The Books Read in 2012

I love reading.  This shouldn’t come as a surprise to anyone who knows me or knows anyone who is a writer.

Back in January of 2012, I came up with the brilliant idea to record every book I read in the year.  I wanted to see how much I could devour.  At the start, I was on pretty good pace.  I had five books complete before the end of February.  It slowed down a bit as I finished up Genie Memories and moved onto another project.

Then came the Work Incident.  The one I’ve mentioned frequently.  The one that pretty much took it all out of me.  It’s hard to describe.  I can accept that I didn’t want to work on my own writing.  Being creative is hard work and the day job was draining everything I had out of me.  But the past five, six months have been so bad I haven’t even wanted to indulge in someone else’s world.  Reading became a chore.  That’s downright frightening if you ask me.

Overall I finished with a mere 14 books.  I hope, very much hope, that 2013 will be different.  Nonetheless, I did enjoy every page, however few there might have been.


The Rook by Daniel O’Malley : Brilliant, fantastic world and an excellent thriller.

The Lies of Locke Lamore by Scott Lynch : Wonderful epic fantasy with a heist thrown in the middle.  Read this while we were down in Belize and it was almost enough to distract me from the beach.

The Way of Shadows by Brent Weeks : Excellent characters, dark and complex story. Unfortunately I’m not hooked enough right now to read the entire trilogy but I’ll probably read his other work.

500 Ways to Be A Better Writer by Chuck Wendig : Foul mouthed and brilliant as always.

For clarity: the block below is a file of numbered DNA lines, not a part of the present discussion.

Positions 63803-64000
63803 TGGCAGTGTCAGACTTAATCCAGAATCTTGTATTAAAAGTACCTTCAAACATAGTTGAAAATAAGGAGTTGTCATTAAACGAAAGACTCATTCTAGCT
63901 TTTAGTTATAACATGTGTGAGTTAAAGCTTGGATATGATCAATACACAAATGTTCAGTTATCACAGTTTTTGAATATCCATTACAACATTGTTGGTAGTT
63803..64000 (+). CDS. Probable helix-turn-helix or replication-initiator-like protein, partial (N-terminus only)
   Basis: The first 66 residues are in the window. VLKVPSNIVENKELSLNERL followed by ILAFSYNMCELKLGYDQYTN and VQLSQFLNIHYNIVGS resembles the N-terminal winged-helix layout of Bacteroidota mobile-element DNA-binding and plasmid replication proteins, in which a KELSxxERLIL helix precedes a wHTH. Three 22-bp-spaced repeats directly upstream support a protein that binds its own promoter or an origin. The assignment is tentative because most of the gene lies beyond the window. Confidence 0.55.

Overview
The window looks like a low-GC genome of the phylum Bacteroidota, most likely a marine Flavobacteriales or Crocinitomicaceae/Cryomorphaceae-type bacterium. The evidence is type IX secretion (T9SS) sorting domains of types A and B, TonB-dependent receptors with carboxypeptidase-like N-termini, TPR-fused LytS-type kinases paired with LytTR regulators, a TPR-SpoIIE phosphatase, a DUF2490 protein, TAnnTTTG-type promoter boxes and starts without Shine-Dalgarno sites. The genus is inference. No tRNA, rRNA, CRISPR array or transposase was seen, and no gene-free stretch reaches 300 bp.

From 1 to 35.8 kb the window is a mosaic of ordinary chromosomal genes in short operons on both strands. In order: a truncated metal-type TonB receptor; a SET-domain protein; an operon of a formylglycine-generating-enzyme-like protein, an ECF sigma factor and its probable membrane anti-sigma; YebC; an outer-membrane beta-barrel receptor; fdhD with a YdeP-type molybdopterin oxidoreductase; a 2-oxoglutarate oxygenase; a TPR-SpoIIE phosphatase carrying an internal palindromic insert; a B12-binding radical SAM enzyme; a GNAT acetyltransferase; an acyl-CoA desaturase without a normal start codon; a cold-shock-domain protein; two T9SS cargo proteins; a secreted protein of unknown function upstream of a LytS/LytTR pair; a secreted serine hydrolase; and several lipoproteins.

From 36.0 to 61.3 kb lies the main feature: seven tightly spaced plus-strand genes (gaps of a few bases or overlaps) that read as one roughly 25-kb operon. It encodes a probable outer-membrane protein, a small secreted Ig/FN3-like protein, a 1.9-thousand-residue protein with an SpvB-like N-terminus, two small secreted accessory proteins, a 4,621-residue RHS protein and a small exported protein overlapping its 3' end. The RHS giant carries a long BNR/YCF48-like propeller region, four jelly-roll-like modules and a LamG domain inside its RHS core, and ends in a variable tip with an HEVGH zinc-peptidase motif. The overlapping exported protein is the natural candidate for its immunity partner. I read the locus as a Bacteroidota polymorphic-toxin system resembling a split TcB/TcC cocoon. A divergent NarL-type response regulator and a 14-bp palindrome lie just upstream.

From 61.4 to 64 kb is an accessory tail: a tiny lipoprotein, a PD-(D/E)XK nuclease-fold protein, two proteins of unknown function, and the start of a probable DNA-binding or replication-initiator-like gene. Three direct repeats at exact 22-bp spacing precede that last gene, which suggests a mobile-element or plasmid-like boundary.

Exogene by T.C. McCarthy: War is not a pleasant thing, especially when your whole purpose is to fight for two years and then die.

Throne of the Crescent Moon by Saladin Ahmed: Fantastic debut novel and an excellent tale for those tired of the stereotypical fantasy.

City of the Lost by Stephen Blackmoore: A dark horror, pulp, urban fantasy novel.  I called this one ‘awesomtastic’.

 Caine’s Law by Matthew Woodring Stover: Quite possibly my favorite author, this one wraps up the Acts of Caine quintet.

Redshirts by John Scalzi: On the surface a parody of Star Trek (and all those other sci-fi shows) but practically every writer I know that’s read this has gone “God, why didn’t I think of that?”  Funny and serious all at once.

Tome of the Undergates by Sam Sykes: Fantasy novel in which the heroes are anything but and each one hates one another so much that they would have no problem if the others died.  Very cool and the ending left open a lot of questions.  I will definitely pick up the next in the series.

The Hollow City by Dan Wells: Paranormal horror/thriller.  The main character is a paranoid schizophrenic who comes to realize that some of the delusions he sees are real.  Wells is one of the best out there for getting into the head of characters.  Feel in love with his stories upon reading I Am Not A Serial Killer about a young man who is afraid he’s going to become a serial killer.

The Hammer and the Blade by Paul S. Kemp: Straight up old fashioned fantasy.  I kind of needed this after a few rough weeks.

Blackbird by Chuck Wendig : A foul mouthed heroine with the ability to see how people are going to die just by touching them.  Very neat story about fate and what it takes to change it.

Partials by Dan Wells : Second book of the year by Wells and significantly different from his previous works.  Partials is a dystopian YA and I really enjoyed it.  And while I like Wells as an author, I am very much looking forward to the sequel (Fragments) because back in May, Wells did a Twitter contest and the end result is that my birth date will be mentioned somewhere in the novel.   So that’ll be fun.

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